Case law: ruling changes how organisations define 'personal data' for data protection purposes
Organisational data controllers must make sure they are clear how they define 'personal data' for the purposes of their data protection policies and procedures, following a High Court decision.
This update was published in Legal Alert - December 2013
Legal Alert is a monthly checklist from Atom Content Marketing highlighting new and pending laws, regulations, codes of practice and rulings that could have an impact on your business.
Data protection laws apply if an organisation is processing 'personal data' whether held electronically, in paper form or in any other form. 'Personal data' is defined as data:
- relating to a living individual;
- from which that individual can be identified, with or without other information which is in the possession of, or is likely to come into the possession of, the data controller.
Personal data includes any expression of opinion about the individual, and any indication of the intentions of the data controller or any other person in respect of the individual. It could include names, addresses and contact details; and it could include information about, for instance, an individual's online browsing behaviour.
Any individual can ask to see (and is entitled to copies of) personal data held about them; they must be told how their data is being processed, and who is entitled to see it.
In a landmark Court of Appeal decision in 2003 ('Durant'), the court ruled that the fact that someone's name appears in a document does not, in itself, make it 'personal data' -otherwise data protection law could be used as 'an automatic key' to force disclosure to individuals of any information in which their names are mentioned.
The court said data will only be 'personal data' where its inclusion in the document affects the named individual's privacy. This hinges on whether the information is biographical; and whether the focus is on the named individual, or whether the mention of the individual's name is peripheral to the purpose of the document.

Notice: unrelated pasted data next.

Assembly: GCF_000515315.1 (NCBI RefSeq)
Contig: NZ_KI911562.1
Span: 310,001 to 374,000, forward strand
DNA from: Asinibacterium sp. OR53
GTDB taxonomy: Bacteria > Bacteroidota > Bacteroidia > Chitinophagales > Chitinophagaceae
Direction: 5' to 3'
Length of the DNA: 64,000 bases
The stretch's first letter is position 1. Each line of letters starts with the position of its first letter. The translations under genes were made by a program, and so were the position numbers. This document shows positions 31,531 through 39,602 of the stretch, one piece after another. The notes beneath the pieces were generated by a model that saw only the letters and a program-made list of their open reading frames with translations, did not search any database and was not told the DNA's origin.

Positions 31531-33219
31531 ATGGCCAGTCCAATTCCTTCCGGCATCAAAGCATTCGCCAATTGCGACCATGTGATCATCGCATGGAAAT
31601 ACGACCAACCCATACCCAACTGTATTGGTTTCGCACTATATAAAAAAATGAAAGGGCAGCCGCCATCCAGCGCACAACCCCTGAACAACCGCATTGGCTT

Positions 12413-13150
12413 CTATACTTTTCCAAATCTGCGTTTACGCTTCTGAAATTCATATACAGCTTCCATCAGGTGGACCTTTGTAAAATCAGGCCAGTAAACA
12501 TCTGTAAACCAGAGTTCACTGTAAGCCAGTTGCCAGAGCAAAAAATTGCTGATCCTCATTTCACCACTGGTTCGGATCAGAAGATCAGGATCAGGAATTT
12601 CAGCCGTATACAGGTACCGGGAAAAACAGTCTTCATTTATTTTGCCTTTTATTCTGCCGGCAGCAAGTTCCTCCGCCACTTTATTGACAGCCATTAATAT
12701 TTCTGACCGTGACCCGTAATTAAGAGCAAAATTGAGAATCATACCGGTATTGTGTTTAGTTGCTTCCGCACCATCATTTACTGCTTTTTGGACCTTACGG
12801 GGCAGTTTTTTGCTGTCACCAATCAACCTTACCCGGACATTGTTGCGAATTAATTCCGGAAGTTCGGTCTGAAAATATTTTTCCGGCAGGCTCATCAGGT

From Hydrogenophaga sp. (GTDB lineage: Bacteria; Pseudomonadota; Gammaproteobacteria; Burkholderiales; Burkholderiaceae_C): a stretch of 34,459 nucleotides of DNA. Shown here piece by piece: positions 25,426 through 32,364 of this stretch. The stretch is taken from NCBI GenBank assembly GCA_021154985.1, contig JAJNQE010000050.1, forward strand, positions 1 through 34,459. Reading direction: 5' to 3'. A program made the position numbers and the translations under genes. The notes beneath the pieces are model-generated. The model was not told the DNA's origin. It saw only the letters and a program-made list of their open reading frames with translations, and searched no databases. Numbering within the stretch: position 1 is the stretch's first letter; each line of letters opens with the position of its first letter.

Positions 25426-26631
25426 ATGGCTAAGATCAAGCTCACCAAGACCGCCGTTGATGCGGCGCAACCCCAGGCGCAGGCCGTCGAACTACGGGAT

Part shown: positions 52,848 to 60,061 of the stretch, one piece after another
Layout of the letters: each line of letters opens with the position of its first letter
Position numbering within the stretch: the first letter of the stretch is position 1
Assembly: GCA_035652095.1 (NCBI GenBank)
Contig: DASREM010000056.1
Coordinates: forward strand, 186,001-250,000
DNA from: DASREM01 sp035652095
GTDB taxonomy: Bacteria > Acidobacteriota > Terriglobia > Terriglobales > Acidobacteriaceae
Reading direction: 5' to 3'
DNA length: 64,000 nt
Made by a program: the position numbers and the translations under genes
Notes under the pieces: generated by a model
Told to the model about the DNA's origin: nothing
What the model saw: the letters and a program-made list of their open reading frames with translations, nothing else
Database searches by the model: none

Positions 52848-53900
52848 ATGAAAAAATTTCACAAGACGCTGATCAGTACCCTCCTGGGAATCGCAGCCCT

But the High Court has recently downplayed the importance of the Durant decision, saying the Durant test should be applied only in 'exceptional' circumstances. In most cases, organisations should be able to decide whether data is personal by a common-sense interpretation of the wording in data protection law. The Durant test is a fall-back to be used only where the legal definition creates uncertainty.
If the matter was still unclear, organisations could resort to the test in An Opinion on the concept of personal data ('WPO'), adopted by a Working Party established by Article 29(1) of EU Directive 95/46/EC on personal data, together with consideration of the Information Commissioner's guidance in Determining what is personal data.
Data controllers are advised to review how they define personal data for the purposes of their data protection policies and procedures. In particular, they should reassess whether records previously outside their definition of 'personal data' will now be treated as within it and therefore have to be disclosed.
Disclaimer: This article from Atom Content Marketing is for general guidance only, for businesses in the United Kingdom governed by the laws of England. Atom Content Marketing, expert contributors and ICAEW (as distributor) disclaim all liability for any errors or omissions.
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